An enthralling story by an 'unlikely writer'

TCS Story... and beyond by S Ramadorai is significant on many counts. While the book provides a deep insight into the evolution of IT industry, it traces transformation of economy that took place to suit the needs of modern India

When a person sets out to tell the story of an organization he headed and was part of for more than four decades, it unavoidably becomes his life story. So, 'The TCS Story ...and beyond' is also the story of S Ramadorai.

And he doesn't deny it. "This book is autobiographical because my own life and that of The TCS Story have been inextricably linked," says Ramadorai.

What strikes you, while reading the book, is that there is an enthralling story teller in the garb of a star CEO and the trait helped Ramadorai build a loyal core team around him, while for the work force, at large, he was a charmer. And he says attrition was never a problem for The TCS Story when the rivals were finding talent retention an imperative challenge.

This skill of story telling is evident in the book by an 'unlikely author', as his self-description goes, and makes for an absorbing reading, which otherwise would have been a retired business executive's self-congratulatory autobiography.
While a lucid and intimate style of writing takes you through a great journey of a conglomerate pioneering a significant domain like IT that changed the face of new India, it will have you so engrossed that you will forget wondering if there was a flipside of the success story.
If there was any, in reality, the book gives no hint. Ramadoaria suffers from a lifetime disappointment that he could not convince his management to take up hardware business though.

While it is autobiographical, the book is an authentic document of the contemporary history as it outlines shaping up of IT industry and modern Indian economy that steered the change in governance and policy making as a result of which the country ushered in the era liberalisation.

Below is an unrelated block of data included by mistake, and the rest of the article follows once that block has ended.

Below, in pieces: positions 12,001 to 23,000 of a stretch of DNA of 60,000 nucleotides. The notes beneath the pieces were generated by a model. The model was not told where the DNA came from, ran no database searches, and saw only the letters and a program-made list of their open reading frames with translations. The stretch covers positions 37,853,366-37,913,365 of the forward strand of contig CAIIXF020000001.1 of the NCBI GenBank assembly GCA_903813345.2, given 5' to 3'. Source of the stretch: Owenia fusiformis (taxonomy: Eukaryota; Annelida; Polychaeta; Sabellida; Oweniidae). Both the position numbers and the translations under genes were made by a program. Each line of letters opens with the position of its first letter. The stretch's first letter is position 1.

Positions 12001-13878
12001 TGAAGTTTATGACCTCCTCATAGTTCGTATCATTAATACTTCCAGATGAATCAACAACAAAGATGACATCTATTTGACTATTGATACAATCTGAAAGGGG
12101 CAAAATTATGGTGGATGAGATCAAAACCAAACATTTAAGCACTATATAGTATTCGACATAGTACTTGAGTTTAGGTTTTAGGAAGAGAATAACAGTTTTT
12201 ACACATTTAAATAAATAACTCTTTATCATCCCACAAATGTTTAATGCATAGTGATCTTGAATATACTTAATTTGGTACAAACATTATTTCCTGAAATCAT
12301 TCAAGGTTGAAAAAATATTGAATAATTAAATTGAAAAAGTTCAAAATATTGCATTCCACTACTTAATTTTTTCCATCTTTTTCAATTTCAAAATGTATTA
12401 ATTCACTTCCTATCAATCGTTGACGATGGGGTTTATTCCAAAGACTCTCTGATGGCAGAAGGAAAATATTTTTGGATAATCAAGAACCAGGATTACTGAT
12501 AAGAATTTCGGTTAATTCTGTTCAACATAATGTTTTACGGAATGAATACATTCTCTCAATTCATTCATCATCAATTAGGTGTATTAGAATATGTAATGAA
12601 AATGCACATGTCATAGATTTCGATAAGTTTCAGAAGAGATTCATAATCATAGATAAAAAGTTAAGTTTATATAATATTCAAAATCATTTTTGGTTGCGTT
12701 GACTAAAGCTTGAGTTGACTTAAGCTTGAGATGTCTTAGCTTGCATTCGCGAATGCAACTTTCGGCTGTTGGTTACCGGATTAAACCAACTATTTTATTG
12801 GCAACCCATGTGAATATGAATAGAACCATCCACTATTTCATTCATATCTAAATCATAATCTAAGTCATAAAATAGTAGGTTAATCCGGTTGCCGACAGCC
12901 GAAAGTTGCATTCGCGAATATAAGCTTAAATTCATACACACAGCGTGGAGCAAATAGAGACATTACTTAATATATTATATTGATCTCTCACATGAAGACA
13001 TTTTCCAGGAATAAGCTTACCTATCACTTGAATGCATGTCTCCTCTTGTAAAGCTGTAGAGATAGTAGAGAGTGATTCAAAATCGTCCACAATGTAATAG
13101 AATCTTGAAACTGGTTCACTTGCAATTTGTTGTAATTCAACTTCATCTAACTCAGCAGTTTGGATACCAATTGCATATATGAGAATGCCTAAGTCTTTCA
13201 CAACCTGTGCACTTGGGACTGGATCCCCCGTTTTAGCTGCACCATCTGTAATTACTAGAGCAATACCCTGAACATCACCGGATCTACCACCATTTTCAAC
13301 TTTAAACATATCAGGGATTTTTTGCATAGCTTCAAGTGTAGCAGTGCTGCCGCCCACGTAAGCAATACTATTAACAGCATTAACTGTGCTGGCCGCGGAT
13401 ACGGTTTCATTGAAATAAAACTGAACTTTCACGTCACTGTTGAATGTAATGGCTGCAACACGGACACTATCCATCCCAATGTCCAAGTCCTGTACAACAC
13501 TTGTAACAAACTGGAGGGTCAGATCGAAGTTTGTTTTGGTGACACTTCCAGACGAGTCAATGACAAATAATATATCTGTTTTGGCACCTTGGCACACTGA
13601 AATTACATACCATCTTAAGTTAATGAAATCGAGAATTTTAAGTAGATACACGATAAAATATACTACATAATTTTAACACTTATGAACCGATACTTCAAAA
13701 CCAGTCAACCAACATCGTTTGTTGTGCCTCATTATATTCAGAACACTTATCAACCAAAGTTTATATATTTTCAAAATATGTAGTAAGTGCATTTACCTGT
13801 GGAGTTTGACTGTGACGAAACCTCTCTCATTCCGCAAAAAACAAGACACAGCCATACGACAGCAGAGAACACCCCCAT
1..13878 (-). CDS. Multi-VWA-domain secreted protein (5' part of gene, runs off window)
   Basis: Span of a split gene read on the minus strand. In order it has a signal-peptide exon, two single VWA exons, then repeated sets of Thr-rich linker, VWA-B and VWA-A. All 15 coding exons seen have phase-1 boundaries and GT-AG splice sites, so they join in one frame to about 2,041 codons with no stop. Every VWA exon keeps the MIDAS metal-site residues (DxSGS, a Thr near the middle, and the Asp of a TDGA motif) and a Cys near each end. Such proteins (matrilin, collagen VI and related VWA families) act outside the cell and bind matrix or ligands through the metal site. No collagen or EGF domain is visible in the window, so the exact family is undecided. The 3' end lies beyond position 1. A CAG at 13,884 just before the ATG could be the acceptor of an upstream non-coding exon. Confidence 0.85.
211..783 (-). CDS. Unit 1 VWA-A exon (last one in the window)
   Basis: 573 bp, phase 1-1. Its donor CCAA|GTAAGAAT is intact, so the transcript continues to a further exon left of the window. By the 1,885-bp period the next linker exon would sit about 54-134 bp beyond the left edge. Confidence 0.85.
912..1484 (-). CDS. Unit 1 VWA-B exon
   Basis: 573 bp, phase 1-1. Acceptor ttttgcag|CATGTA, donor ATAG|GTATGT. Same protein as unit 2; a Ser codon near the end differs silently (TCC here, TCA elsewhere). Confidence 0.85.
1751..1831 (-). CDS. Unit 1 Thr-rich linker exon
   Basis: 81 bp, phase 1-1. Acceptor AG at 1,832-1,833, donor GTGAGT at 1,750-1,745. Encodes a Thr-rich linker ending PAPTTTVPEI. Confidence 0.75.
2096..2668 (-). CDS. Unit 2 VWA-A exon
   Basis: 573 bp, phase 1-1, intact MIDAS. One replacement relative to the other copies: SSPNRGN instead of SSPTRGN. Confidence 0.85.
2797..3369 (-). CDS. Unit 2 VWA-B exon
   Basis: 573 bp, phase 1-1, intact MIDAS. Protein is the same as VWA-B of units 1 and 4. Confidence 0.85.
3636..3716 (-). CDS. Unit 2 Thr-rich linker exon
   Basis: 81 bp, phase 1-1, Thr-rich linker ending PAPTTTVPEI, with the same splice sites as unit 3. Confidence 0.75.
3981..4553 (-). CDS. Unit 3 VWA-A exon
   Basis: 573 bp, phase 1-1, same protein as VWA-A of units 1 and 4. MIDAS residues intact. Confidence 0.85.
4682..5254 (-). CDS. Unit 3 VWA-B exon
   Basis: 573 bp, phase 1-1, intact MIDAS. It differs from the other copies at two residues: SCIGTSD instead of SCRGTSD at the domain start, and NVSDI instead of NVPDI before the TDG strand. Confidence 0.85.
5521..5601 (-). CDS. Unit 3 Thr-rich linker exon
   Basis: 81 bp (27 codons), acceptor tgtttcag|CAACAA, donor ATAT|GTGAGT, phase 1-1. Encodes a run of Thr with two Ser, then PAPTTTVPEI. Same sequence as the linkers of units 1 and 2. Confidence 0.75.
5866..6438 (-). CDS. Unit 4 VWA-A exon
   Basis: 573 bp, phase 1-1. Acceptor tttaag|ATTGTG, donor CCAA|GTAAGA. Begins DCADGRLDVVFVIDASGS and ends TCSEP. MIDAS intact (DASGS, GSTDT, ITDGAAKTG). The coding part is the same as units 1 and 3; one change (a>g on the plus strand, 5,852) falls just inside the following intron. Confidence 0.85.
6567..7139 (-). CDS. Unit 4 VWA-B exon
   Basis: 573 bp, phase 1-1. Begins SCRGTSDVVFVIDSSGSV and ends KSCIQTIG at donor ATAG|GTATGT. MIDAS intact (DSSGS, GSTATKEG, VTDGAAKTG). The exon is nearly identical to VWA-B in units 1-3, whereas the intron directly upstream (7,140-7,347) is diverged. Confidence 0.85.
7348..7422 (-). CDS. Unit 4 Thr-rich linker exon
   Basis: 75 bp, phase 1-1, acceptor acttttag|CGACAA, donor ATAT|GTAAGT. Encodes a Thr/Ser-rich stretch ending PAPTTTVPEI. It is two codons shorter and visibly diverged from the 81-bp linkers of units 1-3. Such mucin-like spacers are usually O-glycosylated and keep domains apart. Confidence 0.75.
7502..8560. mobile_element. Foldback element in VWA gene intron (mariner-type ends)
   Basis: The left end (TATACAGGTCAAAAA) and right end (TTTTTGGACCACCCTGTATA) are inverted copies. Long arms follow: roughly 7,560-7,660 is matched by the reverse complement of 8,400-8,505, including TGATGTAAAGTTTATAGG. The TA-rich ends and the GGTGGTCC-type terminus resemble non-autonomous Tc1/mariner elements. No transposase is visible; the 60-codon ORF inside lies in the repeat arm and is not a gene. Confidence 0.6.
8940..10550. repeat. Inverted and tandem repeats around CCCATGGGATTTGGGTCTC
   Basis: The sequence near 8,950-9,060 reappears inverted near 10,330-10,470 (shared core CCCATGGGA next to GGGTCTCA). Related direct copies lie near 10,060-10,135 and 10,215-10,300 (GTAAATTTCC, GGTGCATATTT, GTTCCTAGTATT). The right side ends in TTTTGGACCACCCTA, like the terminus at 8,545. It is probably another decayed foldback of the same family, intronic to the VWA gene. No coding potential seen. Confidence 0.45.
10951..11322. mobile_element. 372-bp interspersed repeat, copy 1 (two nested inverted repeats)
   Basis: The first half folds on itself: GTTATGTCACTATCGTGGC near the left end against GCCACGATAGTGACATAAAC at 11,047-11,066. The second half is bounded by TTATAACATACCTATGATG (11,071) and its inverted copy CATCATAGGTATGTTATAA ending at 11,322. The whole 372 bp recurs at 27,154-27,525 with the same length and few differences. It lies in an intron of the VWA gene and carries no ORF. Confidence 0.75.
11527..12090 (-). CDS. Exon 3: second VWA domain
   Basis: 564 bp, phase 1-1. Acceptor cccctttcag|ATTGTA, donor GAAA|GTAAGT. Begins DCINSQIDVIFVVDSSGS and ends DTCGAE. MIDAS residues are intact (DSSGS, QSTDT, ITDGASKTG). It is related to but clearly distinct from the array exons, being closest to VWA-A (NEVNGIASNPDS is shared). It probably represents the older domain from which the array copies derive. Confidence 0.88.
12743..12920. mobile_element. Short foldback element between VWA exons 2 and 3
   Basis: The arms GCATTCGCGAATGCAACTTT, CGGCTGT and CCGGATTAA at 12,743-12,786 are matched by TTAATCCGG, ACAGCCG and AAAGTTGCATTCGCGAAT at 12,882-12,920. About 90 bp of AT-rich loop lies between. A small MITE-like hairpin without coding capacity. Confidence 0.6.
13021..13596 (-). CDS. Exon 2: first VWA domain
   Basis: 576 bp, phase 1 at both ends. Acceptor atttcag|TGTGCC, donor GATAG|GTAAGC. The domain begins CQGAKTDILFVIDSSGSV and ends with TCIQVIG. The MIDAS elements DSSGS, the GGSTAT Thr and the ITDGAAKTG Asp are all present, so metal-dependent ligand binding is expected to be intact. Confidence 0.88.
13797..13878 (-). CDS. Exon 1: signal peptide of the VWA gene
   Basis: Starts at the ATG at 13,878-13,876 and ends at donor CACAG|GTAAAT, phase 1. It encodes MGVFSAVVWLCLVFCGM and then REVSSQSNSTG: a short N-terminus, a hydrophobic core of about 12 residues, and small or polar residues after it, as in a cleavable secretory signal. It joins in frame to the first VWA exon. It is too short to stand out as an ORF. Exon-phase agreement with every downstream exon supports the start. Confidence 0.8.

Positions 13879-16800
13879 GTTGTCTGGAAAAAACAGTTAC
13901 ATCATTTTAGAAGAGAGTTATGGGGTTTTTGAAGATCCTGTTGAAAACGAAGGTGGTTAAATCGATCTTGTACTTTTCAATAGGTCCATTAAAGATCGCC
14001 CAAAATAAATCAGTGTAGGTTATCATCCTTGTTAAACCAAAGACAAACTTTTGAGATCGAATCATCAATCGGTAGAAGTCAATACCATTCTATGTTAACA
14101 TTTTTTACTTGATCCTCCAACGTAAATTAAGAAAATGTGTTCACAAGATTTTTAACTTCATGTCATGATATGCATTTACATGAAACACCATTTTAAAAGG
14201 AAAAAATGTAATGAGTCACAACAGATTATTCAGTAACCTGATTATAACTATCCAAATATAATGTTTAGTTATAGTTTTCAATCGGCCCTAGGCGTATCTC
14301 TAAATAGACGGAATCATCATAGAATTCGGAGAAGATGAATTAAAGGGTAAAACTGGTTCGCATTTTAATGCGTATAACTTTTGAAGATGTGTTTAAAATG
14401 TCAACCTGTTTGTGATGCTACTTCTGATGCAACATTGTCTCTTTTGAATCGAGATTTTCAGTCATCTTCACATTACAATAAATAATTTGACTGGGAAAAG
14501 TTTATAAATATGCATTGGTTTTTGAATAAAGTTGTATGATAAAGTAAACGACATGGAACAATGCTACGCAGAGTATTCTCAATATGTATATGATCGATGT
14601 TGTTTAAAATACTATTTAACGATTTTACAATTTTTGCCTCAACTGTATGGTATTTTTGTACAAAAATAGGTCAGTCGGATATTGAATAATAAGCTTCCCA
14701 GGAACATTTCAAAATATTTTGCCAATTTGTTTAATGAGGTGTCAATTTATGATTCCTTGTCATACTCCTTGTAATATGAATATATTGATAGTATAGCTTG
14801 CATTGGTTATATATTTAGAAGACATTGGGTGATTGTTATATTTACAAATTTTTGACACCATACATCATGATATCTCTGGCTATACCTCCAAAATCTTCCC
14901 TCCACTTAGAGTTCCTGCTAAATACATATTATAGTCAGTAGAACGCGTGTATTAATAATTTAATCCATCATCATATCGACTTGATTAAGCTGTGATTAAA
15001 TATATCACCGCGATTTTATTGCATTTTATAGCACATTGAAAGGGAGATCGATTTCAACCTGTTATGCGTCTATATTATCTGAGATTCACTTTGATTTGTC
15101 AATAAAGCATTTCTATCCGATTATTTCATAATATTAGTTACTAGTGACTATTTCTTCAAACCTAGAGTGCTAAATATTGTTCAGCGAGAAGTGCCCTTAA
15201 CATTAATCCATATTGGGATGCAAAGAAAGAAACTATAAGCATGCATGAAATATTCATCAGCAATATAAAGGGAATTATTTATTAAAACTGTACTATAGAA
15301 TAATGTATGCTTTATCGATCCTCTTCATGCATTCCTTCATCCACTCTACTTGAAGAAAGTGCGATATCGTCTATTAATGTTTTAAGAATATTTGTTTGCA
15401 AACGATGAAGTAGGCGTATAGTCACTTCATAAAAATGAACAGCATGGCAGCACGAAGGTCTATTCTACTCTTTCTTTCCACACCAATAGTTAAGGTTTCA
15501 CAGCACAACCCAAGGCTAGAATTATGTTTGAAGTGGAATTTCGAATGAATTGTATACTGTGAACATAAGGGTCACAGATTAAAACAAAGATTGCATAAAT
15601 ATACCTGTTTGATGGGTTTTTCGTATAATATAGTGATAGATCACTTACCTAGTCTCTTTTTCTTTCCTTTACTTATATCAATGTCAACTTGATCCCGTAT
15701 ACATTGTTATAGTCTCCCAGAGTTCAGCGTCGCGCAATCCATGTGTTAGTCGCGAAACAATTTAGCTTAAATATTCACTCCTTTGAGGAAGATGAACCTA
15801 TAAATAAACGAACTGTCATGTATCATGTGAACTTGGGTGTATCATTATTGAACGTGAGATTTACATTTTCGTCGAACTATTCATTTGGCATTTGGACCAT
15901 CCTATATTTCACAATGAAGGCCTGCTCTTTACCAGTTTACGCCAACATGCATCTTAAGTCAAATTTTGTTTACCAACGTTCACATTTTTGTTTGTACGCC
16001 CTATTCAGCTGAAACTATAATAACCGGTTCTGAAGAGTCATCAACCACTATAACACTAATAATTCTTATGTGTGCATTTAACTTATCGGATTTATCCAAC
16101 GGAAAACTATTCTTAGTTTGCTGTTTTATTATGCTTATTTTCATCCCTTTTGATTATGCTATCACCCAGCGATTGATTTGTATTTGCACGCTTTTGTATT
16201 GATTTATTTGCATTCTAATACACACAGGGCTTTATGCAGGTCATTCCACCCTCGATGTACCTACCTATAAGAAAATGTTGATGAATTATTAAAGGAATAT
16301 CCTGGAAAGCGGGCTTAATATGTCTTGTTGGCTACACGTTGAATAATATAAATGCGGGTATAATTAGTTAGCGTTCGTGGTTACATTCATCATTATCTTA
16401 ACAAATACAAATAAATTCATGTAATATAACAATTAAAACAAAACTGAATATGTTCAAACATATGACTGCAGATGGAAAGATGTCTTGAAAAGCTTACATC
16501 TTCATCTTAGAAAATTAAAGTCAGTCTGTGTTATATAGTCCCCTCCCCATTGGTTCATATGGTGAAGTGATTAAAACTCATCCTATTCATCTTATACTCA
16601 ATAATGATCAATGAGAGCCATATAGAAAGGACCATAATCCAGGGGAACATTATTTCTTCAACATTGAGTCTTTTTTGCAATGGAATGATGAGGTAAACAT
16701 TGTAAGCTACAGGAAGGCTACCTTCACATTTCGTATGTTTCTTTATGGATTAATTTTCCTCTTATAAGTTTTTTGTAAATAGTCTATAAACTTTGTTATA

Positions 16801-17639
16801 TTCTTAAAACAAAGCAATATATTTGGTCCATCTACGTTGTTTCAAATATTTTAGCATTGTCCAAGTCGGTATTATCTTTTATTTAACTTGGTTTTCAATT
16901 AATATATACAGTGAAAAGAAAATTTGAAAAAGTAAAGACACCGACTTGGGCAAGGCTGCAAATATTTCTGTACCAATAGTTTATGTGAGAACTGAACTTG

Early steps taken by a fledgling The TCS Story in the late 1970s were historical as they seeded the IT industry. And we find a visionary in Ramadorai, who was at the forefront of it. The first real 'outsourcing' contract that The TCS Story signed for Burroughs was with an amount of $ 24,000 and involved converting a hospital accounting package called the Hospital Information System.
Following this, the company began to establish itself with IBM and work onsite. Recounting those moments, Ramdorai writes, "Even so, winning just one client was a big thing. It was very tough, but somewhere deep down I believed that we were not building a mere business but a new industry for India, and that was a dream worth working towards."

Further, a management meeting at IISC in Bangalore that gave a vision to the company to become 'Top 10 by 2010', the way it opened to Y2K challenge and tackled it to spearhead Indian industry through the IT boom, and going public through IPO are the footprints of the modern history and the book traces them in an endearing manner.

Computerisation of National Stock Exchange (NSE) by CS gave rise to dematerialisation that revolutionised investment market and turned stock trading into a household affair. The Tatas fought against the nightmarish license raj participating in the strife that ultimately uprooted it is an absorbing episode of a thrilling saga.

The narration of the book unwittingly adopts the language spoken by the IT world and it is interesting to note how the country got to speak in a new idiom with the evolution of the new domain.

Although it is an insider account of an industry leader that provides a deep insight into the Indian IT industry, you will be disappointed if you are expecting to get details of the strategy that made The TCS Story the market leader as the wily CEO does not spill beans on that count. And he is conspicuously silent on contemporaries like Infosys and Wipro.

Towards the end of the book, Ramadorai has expressed his thoughts on the education system in India and how vocational training has to be brought in and strengthened as that would open up more avenues of. It would give a different means to livelihood to the millions who today strive to find a job and then to find satisfaction in it rather than being able to select a job as per their abilities and likes.

Although, by his own admission, he is "an unlikely candidate for writing a book", Ramadorai finds writing consuming and is happy with his "first-time writer" role. As there is a next time for any debutante, we can expect a lot more from his pen. And he is welcome because the new generation is ready for the benefit.

Publisher, portfolio to Publisher, Portfolio, Penguin Books India.

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